Verse > Anthologies > T. R. Smith, ed. > Poetica Erotica: A Collection of Rare and Curious Amatory Verse
  PREVIOUSNEXT  
CONTENTS · BIBLIOGRAPHIC RECORD
T. R. Smith, comp.  Poetica Erotica: Rare and Curious Amatory Verse.  1921–22.
 
Summer Storm
By Louis Untermeyer (1885–1977)
 
(From The New Adam, 1920)

WE lay together in the sultry night.
A feeble light
From some invisible street-lamp crept
Into the corner where you slept;
Fingered your cheeks, flew softly round your hair,        5
Then dipped in the sweet valley of your breasts
And fluttered, like a bird between two nests,
Till it lay quiet there.
My eyes were closing and I may have dreamed—
At least it seemed        10
That you and I
Had ceased to be but were somehow
As earth and sky….
 
The night grew closer still, and now
Heat-lightnings played between us and warm thrills        15
Ran through the cool sides of the trembling hills.
Then darkness and a tension in the black
Hush like a breath held back;
A rippling through the ground, a windless breeze
That reached down to the sensitive roots of trees;        20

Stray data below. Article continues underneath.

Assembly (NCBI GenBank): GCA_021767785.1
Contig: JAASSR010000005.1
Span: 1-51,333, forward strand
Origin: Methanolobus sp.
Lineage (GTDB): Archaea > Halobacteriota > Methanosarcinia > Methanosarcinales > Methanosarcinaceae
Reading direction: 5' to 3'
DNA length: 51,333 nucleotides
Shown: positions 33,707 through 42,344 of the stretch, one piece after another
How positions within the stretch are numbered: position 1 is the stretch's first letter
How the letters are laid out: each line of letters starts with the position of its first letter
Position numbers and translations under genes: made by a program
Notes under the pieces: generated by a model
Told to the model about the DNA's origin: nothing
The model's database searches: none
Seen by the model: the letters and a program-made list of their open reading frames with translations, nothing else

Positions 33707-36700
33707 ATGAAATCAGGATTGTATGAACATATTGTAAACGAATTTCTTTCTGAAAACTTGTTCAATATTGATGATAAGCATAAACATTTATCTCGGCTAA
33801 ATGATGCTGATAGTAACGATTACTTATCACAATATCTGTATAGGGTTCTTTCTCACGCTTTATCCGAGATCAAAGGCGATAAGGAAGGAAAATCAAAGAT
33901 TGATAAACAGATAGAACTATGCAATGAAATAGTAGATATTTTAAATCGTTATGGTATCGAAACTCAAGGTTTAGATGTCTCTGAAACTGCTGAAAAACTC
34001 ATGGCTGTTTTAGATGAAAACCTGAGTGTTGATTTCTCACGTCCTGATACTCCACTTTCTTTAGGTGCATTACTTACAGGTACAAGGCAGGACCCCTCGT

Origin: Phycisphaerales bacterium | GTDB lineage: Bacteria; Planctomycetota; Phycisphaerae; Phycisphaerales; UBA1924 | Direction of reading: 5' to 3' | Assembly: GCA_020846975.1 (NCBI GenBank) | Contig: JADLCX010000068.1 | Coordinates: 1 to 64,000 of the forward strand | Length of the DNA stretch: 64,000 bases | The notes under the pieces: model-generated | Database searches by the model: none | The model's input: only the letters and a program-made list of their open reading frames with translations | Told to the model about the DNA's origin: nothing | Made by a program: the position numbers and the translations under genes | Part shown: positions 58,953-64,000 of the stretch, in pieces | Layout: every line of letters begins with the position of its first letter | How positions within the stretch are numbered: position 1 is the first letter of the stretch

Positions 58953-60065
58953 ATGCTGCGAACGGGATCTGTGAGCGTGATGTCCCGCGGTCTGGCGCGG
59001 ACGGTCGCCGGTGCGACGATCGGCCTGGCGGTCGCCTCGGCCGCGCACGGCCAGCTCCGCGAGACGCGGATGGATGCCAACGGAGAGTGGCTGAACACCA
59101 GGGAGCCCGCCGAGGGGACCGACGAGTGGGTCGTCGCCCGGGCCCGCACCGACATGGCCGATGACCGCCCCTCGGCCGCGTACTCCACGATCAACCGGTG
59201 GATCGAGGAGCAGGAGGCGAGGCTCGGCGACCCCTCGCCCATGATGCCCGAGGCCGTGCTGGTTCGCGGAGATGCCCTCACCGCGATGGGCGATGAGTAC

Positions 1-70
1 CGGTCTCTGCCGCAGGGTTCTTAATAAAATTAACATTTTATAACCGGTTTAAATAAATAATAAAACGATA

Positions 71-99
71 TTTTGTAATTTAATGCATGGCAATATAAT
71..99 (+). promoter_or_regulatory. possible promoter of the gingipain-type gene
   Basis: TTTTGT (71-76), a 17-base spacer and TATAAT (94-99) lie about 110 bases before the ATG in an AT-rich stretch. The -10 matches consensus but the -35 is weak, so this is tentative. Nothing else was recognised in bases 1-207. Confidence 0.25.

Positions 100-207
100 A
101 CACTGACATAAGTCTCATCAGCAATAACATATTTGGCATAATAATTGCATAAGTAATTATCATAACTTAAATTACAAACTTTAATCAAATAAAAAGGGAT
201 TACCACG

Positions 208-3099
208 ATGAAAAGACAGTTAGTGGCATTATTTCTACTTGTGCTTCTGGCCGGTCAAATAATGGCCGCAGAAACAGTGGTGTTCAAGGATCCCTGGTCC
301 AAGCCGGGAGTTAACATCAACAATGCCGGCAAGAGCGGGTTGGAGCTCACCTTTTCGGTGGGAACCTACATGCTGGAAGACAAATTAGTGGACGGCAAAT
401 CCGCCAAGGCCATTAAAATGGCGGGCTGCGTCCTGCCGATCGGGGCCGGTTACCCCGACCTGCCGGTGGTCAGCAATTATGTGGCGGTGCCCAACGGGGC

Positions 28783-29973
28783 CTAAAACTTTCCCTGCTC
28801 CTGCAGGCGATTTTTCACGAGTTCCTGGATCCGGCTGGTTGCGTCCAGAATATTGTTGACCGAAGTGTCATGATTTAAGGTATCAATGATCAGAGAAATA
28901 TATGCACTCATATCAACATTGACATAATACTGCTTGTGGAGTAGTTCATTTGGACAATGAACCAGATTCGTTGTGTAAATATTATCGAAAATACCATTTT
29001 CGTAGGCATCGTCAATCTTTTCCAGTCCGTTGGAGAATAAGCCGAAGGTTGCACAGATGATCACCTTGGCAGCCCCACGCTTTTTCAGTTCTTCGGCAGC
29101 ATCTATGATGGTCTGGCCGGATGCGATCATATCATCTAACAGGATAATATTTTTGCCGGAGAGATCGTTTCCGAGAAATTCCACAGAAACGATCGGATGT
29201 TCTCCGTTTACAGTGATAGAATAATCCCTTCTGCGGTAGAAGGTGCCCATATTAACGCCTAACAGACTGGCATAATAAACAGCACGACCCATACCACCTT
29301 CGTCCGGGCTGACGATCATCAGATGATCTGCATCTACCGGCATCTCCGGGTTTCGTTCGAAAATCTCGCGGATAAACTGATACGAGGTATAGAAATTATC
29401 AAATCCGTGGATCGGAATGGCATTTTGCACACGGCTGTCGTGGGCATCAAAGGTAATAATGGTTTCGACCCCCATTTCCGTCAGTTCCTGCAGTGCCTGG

A tremor like the pulse of muffled knocks,
Or like the silent opening of locks …
There was a rising of unfettered seas
With great tides pulling at the stars and rocks
As though to draw them all together.        25
Then in a burst of blinding weather,
The lightnings flung
Long, passionate arms about the earth that clung
To her wild lover.
Suddenly above her        30
The whole sky tumbled in a sweeping blaze,
Gathering earth in one tight-locked embrace,
Drenching her in a flood of silver flame.
Hot thunders came;
And still the storm kept plunging, seeking ever        35
The furthest cranny, till the faraway
Streams felt each penetrating quiver
And the most hidden river
Rose and became released….
 
At last the stabbings ceased,        40
The thunders died.
But still they lay
Side by side,
While moonbeams crept
Into the heavenly corner where earth slept;        45
Dipping among her rosy hills, lighting above
Her curved and sloping hollows, till
She too was still.
Beloved and blest,
His cloudy head lay, seeking rest        50
In the sweet-smelling valley of her breast,
And each was huddled in each other’s love;
Or so it seemed …
My eyes were closing and I may have dreamed.
 
 
CONTENTS · BIBLIOGRAPHIC RECORD
  PREVIOUSNEXT  
 
Loading
Click here to shop the Bartleby Bookstore.

Shakespeare · Bible · Strunk · Anatomy · Nonfiction · Quotations · Reference · Fiction · Poetry
© 1993–2014 Bartleby.com · [Top 150] · Subjects · Titles · Authors